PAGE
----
2. Metsense
    May 28, 2013 at 11:42 am

    I responded in David Groveman’s article on this . I agree Brian, it is time to shuffle the deck. Chris F, the trades may have to wait until winter but are desperately needed. Why as fans do we accept such below average players and put them at a higher level in our eyes based on a few good moments during the season? The culture of this team needs to change. If the Mets are the worst defensive team then each individual player should look in the mirror and ask ” if no instinct Murphy can do it, why can’t I?” I think the group gets along well together and they don’t want to be broken up which to me means they don’t see any urgency in improving, or status quo. One year ago this team was in position for the playoffs and now they are the third worst team in baseball. Where is the accountability? I post this now after two nice wins so that I don’t come across as kicking them when they’re down. As always, and as a die hard, LGM and it is Happy Harvey Day so let’s go kick the Yankees butts!

  3. steevy
    May 28, 2013 at 12:31 pm

    I don’t have any confidence in Alderson or TC to do anything at this point.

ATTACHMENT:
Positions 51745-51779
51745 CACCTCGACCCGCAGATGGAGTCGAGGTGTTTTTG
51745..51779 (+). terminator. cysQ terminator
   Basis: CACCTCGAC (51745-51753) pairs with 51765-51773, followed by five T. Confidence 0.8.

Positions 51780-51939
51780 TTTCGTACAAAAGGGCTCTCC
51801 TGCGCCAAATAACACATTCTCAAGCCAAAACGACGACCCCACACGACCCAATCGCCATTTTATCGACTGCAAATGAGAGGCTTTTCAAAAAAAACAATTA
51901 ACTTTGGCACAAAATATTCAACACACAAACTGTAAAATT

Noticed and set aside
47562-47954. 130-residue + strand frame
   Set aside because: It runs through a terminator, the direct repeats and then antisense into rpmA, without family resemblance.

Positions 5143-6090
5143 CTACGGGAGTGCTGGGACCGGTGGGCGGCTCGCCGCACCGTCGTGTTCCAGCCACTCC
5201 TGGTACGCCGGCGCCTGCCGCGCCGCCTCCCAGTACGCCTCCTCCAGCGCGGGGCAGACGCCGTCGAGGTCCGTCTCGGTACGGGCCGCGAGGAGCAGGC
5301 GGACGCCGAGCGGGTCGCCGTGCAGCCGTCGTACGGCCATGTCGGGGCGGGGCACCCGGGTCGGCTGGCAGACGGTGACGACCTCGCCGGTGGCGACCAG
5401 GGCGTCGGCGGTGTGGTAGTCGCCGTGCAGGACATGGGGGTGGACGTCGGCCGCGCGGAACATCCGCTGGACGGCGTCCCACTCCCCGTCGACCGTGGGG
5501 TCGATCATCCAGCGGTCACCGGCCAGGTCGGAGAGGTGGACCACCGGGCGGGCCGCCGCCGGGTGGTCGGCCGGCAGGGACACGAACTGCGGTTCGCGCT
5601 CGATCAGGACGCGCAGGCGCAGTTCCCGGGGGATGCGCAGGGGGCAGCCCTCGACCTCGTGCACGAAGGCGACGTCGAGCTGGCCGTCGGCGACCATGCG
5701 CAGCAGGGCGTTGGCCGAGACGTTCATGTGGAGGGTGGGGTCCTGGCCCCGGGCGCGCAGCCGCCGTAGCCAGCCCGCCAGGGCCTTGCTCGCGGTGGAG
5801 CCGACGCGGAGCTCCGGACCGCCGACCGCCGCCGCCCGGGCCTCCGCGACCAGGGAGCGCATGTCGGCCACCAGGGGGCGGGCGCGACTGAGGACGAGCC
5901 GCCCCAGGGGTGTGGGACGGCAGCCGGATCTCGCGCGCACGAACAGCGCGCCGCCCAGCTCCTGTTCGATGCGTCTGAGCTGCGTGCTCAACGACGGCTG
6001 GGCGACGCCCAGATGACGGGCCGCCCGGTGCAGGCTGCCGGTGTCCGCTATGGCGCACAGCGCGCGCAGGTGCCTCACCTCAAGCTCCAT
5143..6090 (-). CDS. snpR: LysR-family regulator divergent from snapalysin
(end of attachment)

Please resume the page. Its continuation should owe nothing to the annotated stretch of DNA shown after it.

4. za
    May 28, 2013 at 12:33 pm

    I’m going to preface by saying that one of the things I like about Mets360 is that the writers take actual stances on things.

    I completely agree with Brian here – drop Ike down. We would all love for him to play well and we all hope he gets better at some point, but there’s no point in seeing him flounder when the issues he has are issues he could work on in the minors. Hopefully he’ll get his timing back and stop taking the in-between swings he’s been taking.

    Moving Duda to first automatically makes our defense better because whatever we lose on D with Ike, we more than make up for by not having Duda out there. Although I’m not completely faulting Duda for last night’s triple to Gardner, let’s agree that with Lagares, Baxter, or Valdespín out there, we would have had a better shot at making that play.

    And calling up Quintanilla would be a strong move. He’s not an everyday player and we avoid shattering Ruben’s confidence by not demoting him, but we get a lefty who can hit a bit and a backup infielder loads better on defense than Turner.

    Not adding much, but definitely agree across the board with the suggested changes.

  5. Jerry Grote
    May 28, 2013 at 12:42 pm

    It is absolutely chilling that this:

    “A batting order of Murphy-Duda-Wright-Ankiel-Byrd-Valdespin-Quintanilla-Recker”

    represents the best that this organization can produce, and MUCH MUCH WORSE THAN THAT … that it likely represents more than what the fans are forced to watch on a nightly basis.

    That is doubly damning.

    Five straight guys that are so bad, that they either never were or have long since stopped being replacement level baseball players, this represents a quantum leap forward to what we put on the field last night.